At this stage of life, I enjoy traveling and connecting with friends. Because of the many experiences and opportunities I’ve had, I have friends throughout the United States and several places outside the country. I always enjoy being with my friends. I feel very fortunate to have a network that is expansive and diverse, with so many different people who matter to me. I enjoy Facebook. It helps me keep current and stay connected with the people that matter in my life.
When I was traveling as the national President of The Links, Inc. I met many wonderful individuals. I don’t want those relationships to end, so I make a point of visiting them, when in their cities for business or pleasure and several come to visit me as well. I love that. At the same time, I have a community of friends and colleagues in Cleveland that is very rich and wonderful. I’m blessed by my friendships in Cleveland and my loving family in my home state of Virginia, where I grew up. I am blessed by love. With all of my travels, I try to make sure to carve out the time to nurture the relationships that matter so much.
However, with all that said, the center of my life, the center of my joy are my three children, Kimberley, Gary and Michael. They are my life and each one makes me very proud. I’m so fortunate to have seen them grow in their own right as loving, engaged and contributing adults. I look forward to weddings and grandchildren. I relish my times with Tony “my special someone”, and our growing family. I am delighted by this new dimension to my family and the complement it brings to my personal world.
What would you like your epitaph to be?
She lived a well-lived life: She tried to help somebody.
I think people should strive to live lives that support or influence others. I think of pebbles thrown into a pond and the ripples that circle outward. I’m like one of those pebbles. The first ripple may be the extent of the impact that I have, but then you take a look at the ripples, the succession – in other words those you’ve helped or influenced, the good you’ve done goes on and on and on. For some, I am a pebble, but I certainly am a ripple as well for those who dropped a pebble that improved my life.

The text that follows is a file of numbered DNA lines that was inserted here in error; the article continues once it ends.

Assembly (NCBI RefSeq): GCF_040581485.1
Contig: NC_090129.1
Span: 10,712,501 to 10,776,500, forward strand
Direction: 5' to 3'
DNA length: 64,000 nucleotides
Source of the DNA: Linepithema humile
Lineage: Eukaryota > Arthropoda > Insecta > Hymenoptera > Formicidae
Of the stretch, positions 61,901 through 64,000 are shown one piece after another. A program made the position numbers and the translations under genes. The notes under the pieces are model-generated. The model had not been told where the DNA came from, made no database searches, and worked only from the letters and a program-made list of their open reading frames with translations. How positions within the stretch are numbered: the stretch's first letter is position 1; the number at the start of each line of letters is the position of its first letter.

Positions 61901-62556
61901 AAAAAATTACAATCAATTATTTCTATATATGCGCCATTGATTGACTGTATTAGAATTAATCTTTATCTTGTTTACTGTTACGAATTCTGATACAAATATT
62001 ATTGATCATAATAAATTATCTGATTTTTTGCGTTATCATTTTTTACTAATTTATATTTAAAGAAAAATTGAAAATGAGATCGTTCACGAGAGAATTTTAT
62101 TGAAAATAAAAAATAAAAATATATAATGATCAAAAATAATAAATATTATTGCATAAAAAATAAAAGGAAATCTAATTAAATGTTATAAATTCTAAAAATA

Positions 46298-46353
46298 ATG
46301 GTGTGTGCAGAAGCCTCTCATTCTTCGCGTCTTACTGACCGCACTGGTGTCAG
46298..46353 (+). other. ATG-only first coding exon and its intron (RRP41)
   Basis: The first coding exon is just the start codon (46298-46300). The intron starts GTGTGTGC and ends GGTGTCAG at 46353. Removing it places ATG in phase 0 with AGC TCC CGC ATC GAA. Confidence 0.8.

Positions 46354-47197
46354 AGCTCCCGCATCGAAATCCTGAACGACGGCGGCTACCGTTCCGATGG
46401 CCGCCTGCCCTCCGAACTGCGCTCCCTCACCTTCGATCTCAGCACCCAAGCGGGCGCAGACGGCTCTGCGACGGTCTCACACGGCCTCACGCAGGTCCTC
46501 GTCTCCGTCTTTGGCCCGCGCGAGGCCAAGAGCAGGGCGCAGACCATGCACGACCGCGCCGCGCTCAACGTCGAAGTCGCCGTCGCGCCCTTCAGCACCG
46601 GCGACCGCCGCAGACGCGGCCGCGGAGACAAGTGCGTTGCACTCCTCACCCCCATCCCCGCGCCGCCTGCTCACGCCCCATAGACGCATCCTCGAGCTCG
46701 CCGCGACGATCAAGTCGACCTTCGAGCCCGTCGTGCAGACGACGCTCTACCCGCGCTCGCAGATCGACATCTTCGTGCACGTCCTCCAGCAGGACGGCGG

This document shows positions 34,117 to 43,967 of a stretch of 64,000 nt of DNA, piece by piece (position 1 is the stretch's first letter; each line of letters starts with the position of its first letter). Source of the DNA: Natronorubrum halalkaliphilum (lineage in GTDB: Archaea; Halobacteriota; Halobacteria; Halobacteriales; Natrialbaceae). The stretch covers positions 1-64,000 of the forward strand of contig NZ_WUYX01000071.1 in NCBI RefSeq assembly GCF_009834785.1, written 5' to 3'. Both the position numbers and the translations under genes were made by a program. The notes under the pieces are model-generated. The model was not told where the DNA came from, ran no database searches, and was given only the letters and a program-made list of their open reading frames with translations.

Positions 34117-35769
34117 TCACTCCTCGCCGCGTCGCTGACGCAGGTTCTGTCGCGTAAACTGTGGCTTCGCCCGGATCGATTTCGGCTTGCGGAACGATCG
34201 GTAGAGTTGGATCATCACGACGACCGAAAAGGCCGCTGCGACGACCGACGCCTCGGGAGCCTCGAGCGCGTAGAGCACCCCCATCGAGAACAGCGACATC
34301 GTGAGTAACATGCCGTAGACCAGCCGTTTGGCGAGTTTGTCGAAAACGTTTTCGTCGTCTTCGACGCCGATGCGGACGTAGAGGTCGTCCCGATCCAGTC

There are some young doctors and medical students at the Cleveland Clinic that come to mind. I would like to think that in some small way I’ve been helpful to them as they’ve launched their careers. There are nine of them — eight African-American and one Hispanic. Through the KeyBank Foundation, we’ve supported their education with the Lerner College Minority Fellowships. I consider the thousands of patients they will treat over the span of their careers, many of whom will be from underserved communities. KeyBank scholarships have not only directly enabled those nine or 10 young doctors, our investment will in turn into how thousands of patients are treated, healed and cured.
In one word, what is it that you want people to remember about you?
She was “Good”.
Even though I speak about excellence all of the time, excellence is a high bar to maintain every day. I do want excellence in my relationships, and excellence in my endeavors, and excellence in my work. I wake up every morning committed to whatever I am going to do that day knowing that I will give it my best. I want to have a good day, and be good at what I do. Good — it’s a solid word, and it is sustainable.
Is there anything else you wish I’d asked you?
I wish you had asked, “To whom, or what, would you credit your success?”
At the end of the day, we all should recognize the opportunities, the people that have enabled us to get to where we are. In other words – live a life of gratitude. Be grateful. The time that I spent volunteering and subsequently leading The Links, Inc., has been of tremendous value to my career. Dr. Dolly Adams and Dr. Adrienne L. Jones, in particular, are individuals who, when they were in the prime of their careers, pushed me and advanced my name in the organization. They supported me in untold ways and I will be grateful to them forever. Another ardent supporter is Charlotte Polk. Charlotte was a mother confessor, confidant and quiet strategist. Yes, a strategist for my personal growth and development. These women, my friends are now in their 80’s. They are still mentors, but above all are my friends. I get emotional thinking of them. There are many other women and men who have been so important to my life. Their love and support has enhanced my existence and I can’t imagine where I’d be without them. There are too many to name, but they know who they are.
I am blessed, because the work that I do has been enabled by very powerful people. Incredible things can happen when you are empowered by incredible people. Incredible things can happen in your life when you open your heart and mind to all of the possibilities. Incredible things happen when you allow yourself to be intellectually curious, but maintain a child-like faith in the future. The future is very bright.